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Runoff will decide race for Sacramento mayor

Former NBA star leads but falls short of a majority. San Diego mayor is reelected.

June 05, 2008|Eric Bailey and Tony Perry | Times Staff Writers

SACRAMENTO — In his first drive for elected office, former NBA star Kevin Johnson won the most votes in the heated race to become mayor of California's capital city but fell short of the threshold needed to avoid a November runoff.

Sacramento's mayoral race was the most bitter in decades, pitting two-term incumbent Heather Fargo against the former Phoenix Suns star. One of the Democrats had to capture more than 50% of the vote to win the seat outright. Johnson received 47%, Fargo got 40%.

The election debate revolved around Johnson's character and qualifications.

He had earned a golden reputation by helping revitalize his Oak Park neighborhood, but his standing plummeted in recent weeks amid allegations he molested a teenage girl in Phoenix 13 years ago and another last year in Sacramento. No charges were brought in either case.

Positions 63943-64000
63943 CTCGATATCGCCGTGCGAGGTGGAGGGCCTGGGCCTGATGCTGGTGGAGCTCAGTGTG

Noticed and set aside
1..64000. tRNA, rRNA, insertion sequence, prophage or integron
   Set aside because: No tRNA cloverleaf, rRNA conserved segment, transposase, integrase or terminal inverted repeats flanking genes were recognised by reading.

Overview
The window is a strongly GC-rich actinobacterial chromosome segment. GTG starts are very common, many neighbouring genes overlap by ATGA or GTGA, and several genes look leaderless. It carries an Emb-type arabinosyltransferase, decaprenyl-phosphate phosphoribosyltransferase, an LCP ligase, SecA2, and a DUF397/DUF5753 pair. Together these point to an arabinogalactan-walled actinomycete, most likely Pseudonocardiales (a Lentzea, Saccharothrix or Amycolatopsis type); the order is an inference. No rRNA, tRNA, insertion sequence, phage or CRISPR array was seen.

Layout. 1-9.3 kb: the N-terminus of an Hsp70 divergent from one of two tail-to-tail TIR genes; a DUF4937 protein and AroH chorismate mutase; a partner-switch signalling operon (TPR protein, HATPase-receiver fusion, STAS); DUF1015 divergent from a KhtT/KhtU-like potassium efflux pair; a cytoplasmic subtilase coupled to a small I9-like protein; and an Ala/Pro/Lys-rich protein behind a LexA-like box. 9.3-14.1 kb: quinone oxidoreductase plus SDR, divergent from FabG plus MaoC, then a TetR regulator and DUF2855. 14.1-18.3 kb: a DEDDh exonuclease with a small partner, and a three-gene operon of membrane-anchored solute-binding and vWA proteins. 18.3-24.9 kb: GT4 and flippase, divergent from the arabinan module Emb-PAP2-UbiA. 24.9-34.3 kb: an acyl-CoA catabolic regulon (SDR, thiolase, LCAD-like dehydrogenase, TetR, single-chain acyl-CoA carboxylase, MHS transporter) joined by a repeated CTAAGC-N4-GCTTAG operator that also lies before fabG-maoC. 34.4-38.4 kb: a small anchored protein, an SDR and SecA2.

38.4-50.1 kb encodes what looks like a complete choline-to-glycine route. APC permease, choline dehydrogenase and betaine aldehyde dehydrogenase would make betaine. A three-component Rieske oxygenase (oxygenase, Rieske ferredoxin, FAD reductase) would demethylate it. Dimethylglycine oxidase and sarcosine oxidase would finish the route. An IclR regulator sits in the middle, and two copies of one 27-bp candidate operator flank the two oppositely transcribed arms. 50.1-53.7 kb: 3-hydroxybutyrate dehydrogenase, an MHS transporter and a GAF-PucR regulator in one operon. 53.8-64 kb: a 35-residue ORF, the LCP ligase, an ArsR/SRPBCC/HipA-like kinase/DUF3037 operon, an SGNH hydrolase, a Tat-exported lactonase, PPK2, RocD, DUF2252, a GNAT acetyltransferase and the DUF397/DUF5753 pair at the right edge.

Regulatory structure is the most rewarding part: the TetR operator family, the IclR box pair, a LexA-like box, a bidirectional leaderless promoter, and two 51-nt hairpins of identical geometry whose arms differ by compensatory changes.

In San Diego, Mayor Jerry Sanders was reelected over businessman Steve Francis. In unofficial returns, Sanders received 54% of the vote to 35% for Francis, a fellow Republican; three minor candidates split the rest.

In the other closely watched San Diego race, City Atty. Michael Aguirre will be in a runoff with Superior Court Judge Jan Goldsmith. Goldsmith, who had taken a leave of absence to challenge the controversial incumbent, received 32% of the vote, narrowly outpolling Aguirre, who received 29%. More than 50% of the vote was needed for outright victory. Two City Council members and a former deputy city attorney were also in the race.

In Mendocino County, voters appeared to repeal an 8-year-old law that made the region an epicenter of the marijuana movement, although a substantial number of votes remain to be counted, according to opponents.

Measure B, which had 52% of the vote Wednesday, would reverse a 2000 law that decriminalized 25-plant cannabis gardens, allowing cultivation even for recreational use.

Backers of the revolt say the county is in the grips of a marijuana economy that has brought unwanted crime, environmental trouble and cultural change. But foes of Measure B say it aims at the wrong target. Instead of focusing on busting large backwoods commercial growers, they say, police will start arresting small-scale growers, many of them medical marijuana patients.



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